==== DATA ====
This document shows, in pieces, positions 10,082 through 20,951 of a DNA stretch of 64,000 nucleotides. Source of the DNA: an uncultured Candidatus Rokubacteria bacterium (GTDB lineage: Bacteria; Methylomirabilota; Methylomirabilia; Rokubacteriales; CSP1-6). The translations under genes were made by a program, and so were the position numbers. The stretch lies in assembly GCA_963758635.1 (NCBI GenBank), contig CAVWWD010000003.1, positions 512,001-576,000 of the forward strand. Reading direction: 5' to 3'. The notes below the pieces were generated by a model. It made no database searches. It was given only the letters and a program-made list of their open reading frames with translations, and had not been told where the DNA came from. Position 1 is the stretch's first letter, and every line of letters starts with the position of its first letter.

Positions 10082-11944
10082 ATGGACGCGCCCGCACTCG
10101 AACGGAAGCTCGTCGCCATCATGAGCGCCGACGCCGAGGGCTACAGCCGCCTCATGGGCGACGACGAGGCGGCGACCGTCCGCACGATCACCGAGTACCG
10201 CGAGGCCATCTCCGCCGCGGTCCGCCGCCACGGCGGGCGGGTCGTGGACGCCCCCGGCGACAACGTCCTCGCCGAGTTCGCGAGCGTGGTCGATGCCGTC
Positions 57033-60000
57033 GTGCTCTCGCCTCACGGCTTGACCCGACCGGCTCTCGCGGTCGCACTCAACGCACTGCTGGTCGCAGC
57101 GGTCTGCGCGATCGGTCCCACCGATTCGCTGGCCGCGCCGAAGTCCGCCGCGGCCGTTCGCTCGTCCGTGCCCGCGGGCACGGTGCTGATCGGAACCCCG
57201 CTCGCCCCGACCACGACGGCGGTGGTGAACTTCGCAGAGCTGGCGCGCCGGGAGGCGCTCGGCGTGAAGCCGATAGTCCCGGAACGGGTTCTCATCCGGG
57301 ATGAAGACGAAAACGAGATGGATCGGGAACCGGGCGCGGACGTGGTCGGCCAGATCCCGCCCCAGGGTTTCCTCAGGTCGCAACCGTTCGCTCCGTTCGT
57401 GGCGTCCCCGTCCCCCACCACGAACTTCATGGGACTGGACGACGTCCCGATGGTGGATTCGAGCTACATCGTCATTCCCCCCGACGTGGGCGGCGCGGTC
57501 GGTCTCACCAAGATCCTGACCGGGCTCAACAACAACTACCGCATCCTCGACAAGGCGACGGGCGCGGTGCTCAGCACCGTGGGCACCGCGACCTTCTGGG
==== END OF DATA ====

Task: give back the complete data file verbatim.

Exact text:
This document shows, in pieces, positions 10,082 through 20,951 of a DNA stretch of 64,000 nucleotides. Source of the DNA: an uncultured Candidatus Rokubacteria bacterium (GTDB lineage: Bacteria; Methylomirabilota; Methylomirabilia; Rokubacteriales; CSP1-6). The translations under genes were made by a program, and so were the position numbers. The stretch lies in assembly GCA_963758635.1 (NCBI GenBank), contig CAVWWD010000003.1, positions 512,001-576,000 of the forward strand. Reading direction: 5' to 3'. The notes below the pieces were generated by a model. It made no database searches. It was given only the letters and a program-made list of their open reading frames with translations, and had not been told where the DNA came from. Position 1 is the stretch's first letter, and every line of letters starts with the position of its first letter.

Positions 10082-11944
10082 ATGGACGCGCCCGCACTCG
10101 AACGGAAGCTCGTCGCCATCATGAGCGCCGACGCCGAGGGCTACAGCCGCCTCATGGGCGACGACGAGGCGGCGACCGTCCGCACGATCACCGAGTACCG
10201 CGAGGCCATCTCCGCCGCGGTCCGCCGCCACGGCGGGCGGGTCGTGGACGCCCCCGGCGACAACGTCCTCGCCGAGTTCGCGAGCGTGGTCGATGCCGTC
Positions 57033-60000
57033 GTGCTCTCGCCTCACGGCTTGACCCGACCGGCTCTCGCGGTCGCACTCAACGCACTGCTGGTCGCAGC
57101 GGTCTGCGCGATCGGTCCCACCGATTCGCTGGCCGCGCCGAAGTCCGCCGCGGCCGTTCGCTCGTCCGTGCCCGCGGGCACGGTGCTGATCGGAACCCCG
57201 CTCGCCCCGACCACGACGGCGGTGGTGAACTTCGCAGAGCTGGCGCGCCGGGAGGCGCTCGGCGTGAAGCCGATAGTCCCGGAACGGGTTCTCATCCGGG
57301 ATGAAGACGAAAACGAGATGGATCGGGAACCGGGCGCGGACGTGGTCGGCCAGATCCCGCCCCAGGGTTTCCTCAGGTCGCAACCGTTCGCTCCGTTCGT
57401 GGCGTCCCCGTCCCCCACCACGAACTTCATGGGACTGGACGACGTCCCGATGGTGGATTCGAGCTACATCGTCATTCCCCCCGACGTGGGCGGCGCGGTC
57501 GGTCTCACCAAGATCCTGACCGGGCTCAACAACAACTACCGCATCCTCGACAAGGCGACGGGCGCGGTGCTCAGCACCGTGGGCACCGCGACCTTCTGGG